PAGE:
This post is, in some ways, an extension of another from last week called “The Three Dimensions of Open Government“.
“Open government” is a term that’s getting a reasonable amount of use these past few years. It’s overtaken an earlier term “Gov 2.0”. That doesn’t surprise me. “Gov 2.0” seems a little dated (as, in fact, does anything “2.0”). That’s the danger with these numbers, be it “2.0” or “2000”, they date quickly and people are ready to move on to the next. But I think we lost something when we moved on from Gov 2.0 to Open Government.
Open government is a fine term for capturing how government interaction with citizens is changing (or could change), especially as a result of some emerging technologies and the changes that they are bringing. But what it doesn’t capture is the changes that these technologies are (or could) bring entirely within government. Tools like Intellipedia can change the way we work in government, enabling improved collaboration and breaking down cultural silos. I think these opportunities are significant and was looking for a way to include them. Here’s what I came up with.
Just like last time, this is early, unfinished thinking. Contributions to help improve and refine are welcome. Last time I drew a Venn diagram. This looks something like that, but I’m really thinking of two cycles of activity: one in society, one in government, where society drives government action and government meets societal needs. An interlocking gear diagram might work just as well, if not better.
Here’s what I am trying to convey.
1. Technology drives social expectations.
Emerging technologies interact with our society and culture. Many of the most successful sites/products/companies are built on the content we contribute (Facebook, Twitter, Flickr, YouTube, Wikipedia, Instragram, Tumblr, Pinterest, etc.). Heck, even Google achieved greatness by analyzing and leveraging the links we built into our websites. We are moving from a society where we expect to sit back and be fed by others to where we expect to contribute with our intellectual capital.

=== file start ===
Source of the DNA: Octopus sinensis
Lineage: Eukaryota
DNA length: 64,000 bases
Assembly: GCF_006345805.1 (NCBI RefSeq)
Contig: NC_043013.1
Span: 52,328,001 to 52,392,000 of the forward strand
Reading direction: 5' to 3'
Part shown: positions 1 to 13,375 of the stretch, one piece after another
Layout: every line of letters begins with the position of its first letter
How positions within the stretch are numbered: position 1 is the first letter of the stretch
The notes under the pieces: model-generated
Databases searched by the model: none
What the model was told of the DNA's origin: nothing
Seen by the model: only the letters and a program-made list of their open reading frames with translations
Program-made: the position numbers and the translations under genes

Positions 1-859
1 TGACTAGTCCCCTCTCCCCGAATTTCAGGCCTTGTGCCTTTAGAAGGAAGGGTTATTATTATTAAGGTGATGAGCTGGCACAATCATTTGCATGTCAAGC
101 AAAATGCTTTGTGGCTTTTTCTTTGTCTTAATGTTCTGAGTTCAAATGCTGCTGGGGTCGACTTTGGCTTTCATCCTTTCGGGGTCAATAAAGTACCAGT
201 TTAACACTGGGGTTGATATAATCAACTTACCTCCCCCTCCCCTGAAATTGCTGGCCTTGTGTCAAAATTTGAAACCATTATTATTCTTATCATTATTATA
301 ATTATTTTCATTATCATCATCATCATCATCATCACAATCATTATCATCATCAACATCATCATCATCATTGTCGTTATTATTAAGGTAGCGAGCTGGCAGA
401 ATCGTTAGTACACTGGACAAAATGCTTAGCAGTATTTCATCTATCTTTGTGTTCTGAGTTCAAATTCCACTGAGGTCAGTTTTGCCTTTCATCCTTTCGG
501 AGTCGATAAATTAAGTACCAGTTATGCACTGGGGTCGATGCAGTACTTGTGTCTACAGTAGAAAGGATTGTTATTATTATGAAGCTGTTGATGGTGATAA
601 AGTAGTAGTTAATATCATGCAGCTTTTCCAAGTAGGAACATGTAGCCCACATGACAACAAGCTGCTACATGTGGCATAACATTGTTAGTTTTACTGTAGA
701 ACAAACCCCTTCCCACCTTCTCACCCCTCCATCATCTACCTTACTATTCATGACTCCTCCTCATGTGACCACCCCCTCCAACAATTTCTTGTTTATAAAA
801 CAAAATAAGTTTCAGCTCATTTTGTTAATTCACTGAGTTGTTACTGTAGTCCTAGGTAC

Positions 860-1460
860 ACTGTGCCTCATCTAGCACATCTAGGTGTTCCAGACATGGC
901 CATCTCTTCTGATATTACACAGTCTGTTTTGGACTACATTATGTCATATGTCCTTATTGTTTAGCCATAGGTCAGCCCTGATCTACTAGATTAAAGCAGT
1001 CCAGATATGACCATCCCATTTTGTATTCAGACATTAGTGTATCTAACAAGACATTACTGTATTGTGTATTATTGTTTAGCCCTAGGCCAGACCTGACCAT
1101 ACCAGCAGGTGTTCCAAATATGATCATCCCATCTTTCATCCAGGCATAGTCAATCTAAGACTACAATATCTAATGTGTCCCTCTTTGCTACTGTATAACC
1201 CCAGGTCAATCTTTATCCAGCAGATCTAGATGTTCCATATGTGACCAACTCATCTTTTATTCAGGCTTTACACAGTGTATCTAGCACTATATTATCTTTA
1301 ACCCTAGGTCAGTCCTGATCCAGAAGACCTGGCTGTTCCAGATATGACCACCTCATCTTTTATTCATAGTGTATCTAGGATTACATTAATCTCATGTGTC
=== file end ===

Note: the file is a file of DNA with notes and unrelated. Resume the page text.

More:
2. Social expectations drive demands on government
This social change from consumer to participant is affecting how citizens want to interact with their government. We’re seeing greater demands for involvement, manifested as the call for “open government” discussed in the previous post. But let’s not forget that civil servants are citizens, too. These cultural changes (especially but not exclusively in our younger cohort) drive changes in our expectations of government as an employer. Employees are looking to connect and coordinate with colleagues at work the same way that they do with friends at home.
3. New demands on government, combined with the efficiency opportunities in the new technologies, drive government technology adoption.
They spark our initial forays into social media (although it may be out of our comfort zone, bringing issues of information management, accessibility and privacy, loss of control over the discussion, etc.). They prompt the adoption of internal collaboration platforms, like the Intellipedia platform already discussed along with the rest of the Intellink tools, GCpedia and GC Connex in our Canadian federal government or OPSpedia (wiki, blogging platform and professional network in my own government).
4. Technology adoption drives efficiency/innovation.
These new tools enable us to try new ways of doing things. They break down barriers between silos in government, opening us up to different perspectives and different potential solutions to our problems. They enable us to connect with others who are facing (or have faced) our problems before so that sometimes we can avoid reinventing the wheel. In a multitude of ways they increase efficiency and promote innovation.
5. Efficiency/innovation drives improved services.
These changes enable us to deliver existing services better. Here in Ontario, we’ve seen incredible improvements in the delivery of services like birth registration leading to “money-back guarantees” for quick turn around. Or look at the changes, driven by innovation and technology adoption, that are coming to GOV.UK. They also enable us to deliver new services, like the BeADonor.ca organ donor registry we built here. I should mention that I’m using the word “services” broadly here, to include anything that meets citizen needs – including needs for improved engagement. So government presence on YouTube, Facebook, Twitter, etc. would also fit this, if that’s what citizens are looking for, as would open data prorgams.
6. Improved services meet citizen needs.
That’s the goal and ideal, right? If we’ve got the other parts right – understanding what citizens are asking from us and using innovation and efficiency to deliver, this should be the result.